Coronavirus pandemic is far from over. After spending months in lockdown, the governments are preparing for a new normal in the coronavirus era. Apart from the quest for a vaccine, scientists, researchers, and engineers are using technology to create a support system that will help sustain the pandemic.

In an attempt to resume operations at Rome airport and create a safe environment for travelling amid the COVID-19 outbreak, the engineers are testing a new device called "smart helmet." This device is said to be designed to scan passengers effectively and verify if they are carrying Sars-CoV-2 or novel coronavirus, the cause of deadly respiratory illness that has claimed the lives of more than 300,000 people worldwide.

According to Independent, this helmet helps security officers to identify and remove coronavirus carriers and prevent them from spreading it to other passengers. The kit is currently being tested at Fiumicino airport in Rome before the authorities open the airport again.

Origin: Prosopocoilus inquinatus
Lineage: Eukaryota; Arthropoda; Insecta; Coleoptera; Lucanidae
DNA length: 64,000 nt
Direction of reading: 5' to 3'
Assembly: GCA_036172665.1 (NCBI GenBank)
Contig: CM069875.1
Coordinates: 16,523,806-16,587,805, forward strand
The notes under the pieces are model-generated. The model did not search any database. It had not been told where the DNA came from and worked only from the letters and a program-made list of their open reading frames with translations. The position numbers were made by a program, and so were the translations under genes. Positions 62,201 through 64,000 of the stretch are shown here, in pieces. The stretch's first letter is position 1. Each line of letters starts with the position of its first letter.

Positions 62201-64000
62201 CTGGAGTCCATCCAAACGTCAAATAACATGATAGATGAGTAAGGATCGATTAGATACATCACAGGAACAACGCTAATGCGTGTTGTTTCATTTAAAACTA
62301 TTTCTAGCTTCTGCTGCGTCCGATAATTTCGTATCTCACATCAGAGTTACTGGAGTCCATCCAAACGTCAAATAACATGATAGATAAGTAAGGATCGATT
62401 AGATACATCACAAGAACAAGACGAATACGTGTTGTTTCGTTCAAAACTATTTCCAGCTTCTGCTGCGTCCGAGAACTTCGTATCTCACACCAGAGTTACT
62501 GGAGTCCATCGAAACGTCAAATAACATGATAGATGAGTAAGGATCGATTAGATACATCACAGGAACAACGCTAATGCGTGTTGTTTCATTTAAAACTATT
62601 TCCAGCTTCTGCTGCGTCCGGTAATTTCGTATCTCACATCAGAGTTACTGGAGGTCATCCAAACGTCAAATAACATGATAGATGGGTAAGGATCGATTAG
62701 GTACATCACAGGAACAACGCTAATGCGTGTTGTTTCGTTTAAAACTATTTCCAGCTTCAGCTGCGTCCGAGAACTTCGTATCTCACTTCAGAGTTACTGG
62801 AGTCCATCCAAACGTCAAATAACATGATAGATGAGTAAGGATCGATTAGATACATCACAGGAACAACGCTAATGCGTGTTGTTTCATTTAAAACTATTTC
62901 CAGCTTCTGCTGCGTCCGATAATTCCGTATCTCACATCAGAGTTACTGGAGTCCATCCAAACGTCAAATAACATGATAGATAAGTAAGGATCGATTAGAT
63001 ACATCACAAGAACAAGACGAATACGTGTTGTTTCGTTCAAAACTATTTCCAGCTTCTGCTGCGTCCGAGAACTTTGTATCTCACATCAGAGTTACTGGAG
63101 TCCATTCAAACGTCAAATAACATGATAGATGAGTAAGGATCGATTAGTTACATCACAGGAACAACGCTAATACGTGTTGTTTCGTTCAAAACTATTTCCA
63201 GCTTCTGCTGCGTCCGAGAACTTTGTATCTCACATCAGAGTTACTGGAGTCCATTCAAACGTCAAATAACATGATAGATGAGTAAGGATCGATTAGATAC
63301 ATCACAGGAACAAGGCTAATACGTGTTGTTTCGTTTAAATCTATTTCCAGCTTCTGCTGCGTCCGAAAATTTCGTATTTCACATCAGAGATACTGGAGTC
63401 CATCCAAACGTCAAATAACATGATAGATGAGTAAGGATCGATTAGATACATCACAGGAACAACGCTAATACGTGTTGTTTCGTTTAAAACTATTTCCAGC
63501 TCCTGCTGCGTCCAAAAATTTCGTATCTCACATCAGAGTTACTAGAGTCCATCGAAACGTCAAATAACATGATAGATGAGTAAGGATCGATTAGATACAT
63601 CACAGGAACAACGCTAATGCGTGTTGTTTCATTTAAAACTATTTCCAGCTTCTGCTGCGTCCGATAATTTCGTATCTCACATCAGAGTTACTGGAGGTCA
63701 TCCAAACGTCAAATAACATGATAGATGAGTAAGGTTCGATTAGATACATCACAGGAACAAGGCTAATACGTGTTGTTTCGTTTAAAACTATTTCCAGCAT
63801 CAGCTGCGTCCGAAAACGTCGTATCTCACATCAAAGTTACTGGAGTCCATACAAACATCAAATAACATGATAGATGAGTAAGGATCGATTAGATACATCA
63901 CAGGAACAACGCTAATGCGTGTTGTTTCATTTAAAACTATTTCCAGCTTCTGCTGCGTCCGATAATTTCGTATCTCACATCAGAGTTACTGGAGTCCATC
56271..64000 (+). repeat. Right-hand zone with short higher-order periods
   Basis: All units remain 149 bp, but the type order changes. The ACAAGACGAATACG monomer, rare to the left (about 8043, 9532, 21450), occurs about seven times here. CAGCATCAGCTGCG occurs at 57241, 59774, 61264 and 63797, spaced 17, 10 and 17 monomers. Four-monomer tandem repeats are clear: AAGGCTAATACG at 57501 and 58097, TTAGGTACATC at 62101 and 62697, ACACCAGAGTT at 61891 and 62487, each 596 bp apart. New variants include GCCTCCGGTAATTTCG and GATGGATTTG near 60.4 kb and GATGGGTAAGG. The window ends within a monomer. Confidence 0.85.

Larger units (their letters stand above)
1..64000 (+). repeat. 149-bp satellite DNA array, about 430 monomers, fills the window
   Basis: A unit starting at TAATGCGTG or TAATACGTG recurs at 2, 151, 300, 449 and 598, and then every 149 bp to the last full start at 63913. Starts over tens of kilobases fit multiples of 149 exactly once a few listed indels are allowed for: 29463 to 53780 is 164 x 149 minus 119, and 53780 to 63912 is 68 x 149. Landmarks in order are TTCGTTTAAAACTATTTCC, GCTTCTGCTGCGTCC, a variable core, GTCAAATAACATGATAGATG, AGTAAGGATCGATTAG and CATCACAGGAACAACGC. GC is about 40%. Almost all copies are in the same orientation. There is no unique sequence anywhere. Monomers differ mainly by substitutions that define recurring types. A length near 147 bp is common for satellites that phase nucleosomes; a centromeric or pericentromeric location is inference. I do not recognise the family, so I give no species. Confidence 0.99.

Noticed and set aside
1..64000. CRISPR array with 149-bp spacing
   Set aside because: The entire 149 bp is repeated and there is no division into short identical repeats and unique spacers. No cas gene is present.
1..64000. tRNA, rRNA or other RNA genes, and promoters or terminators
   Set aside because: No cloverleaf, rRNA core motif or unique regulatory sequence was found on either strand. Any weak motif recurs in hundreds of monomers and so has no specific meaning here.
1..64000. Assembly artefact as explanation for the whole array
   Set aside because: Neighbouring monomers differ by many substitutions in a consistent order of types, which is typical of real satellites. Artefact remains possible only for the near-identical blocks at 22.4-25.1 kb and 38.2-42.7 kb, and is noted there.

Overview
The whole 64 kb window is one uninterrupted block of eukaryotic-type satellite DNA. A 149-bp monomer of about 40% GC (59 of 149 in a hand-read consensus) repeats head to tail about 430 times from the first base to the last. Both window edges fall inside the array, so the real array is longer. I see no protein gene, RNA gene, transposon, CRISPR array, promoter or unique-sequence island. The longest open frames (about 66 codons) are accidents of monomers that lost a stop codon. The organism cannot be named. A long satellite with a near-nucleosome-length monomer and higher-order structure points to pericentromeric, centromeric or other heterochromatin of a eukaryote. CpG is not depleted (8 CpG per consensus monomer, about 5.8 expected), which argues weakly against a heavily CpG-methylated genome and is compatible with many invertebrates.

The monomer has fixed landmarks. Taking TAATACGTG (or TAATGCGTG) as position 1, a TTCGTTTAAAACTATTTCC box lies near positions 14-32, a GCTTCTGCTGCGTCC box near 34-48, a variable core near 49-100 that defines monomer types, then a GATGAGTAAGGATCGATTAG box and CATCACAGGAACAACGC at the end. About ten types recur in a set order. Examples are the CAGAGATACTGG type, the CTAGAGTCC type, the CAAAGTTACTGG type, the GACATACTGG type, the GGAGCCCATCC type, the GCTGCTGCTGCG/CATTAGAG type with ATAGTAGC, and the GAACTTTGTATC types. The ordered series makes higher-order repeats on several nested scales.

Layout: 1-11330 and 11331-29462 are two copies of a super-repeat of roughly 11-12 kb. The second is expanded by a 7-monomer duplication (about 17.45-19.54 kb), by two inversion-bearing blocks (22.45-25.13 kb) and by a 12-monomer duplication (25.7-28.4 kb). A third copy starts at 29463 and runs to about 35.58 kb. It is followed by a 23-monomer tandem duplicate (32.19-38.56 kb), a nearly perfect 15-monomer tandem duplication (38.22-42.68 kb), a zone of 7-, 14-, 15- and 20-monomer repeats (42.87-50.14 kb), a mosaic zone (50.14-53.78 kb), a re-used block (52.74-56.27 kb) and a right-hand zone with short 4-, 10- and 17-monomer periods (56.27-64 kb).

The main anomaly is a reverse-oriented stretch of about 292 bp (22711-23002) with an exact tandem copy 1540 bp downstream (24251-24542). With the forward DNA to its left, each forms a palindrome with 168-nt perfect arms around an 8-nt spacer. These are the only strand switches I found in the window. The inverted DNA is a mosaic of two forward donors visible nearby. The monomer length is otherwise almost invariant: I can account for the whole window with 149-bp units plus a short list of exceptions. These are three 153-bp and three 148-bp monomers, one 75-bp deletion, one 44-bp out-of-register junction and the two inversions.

The helmet uses infrared images to measure the temperature that will appear on the right eye. If Rome puts this gadget to regular use, it will be the first airport in the world to use "one of a range of proposed gadgets intended to spot those who could be carrying the disease."

Since Italy remains one of the most affected countries in the world, Rome was forced to drastically reduce flight operation. However, with the decline in the daily cases, the flight operations in Italy's capital city is expected to recommence next month.

The new device appears to be a gadget straight out of some sci-fi movie. Speaking with WCAX, Massimiliano Moretto, a senior engineer behind the project said that the helmet is able to detect the temperature of groups, too.

"The pictures are then transmitted to a visor inside the augmented reality helmet that projects what the operator sees on his visor. It is able to detect the temperature of the single person but also of groups," Moretto said.

"So it has the temperature reading mode, it has facial recognition capabilities, plate number recognition, QR code reader, and ultimately this all connects together to give you the history of a person," said Namir Houran, managing director of global manufacturing and industrialisation summit.

London City Airport
London City Airport passenger terminal Peter Macdiarmid/ Getty Images

It is reported that similar headgear is being used by police in Dubai with a capacity of scanning up to 200 people a minute.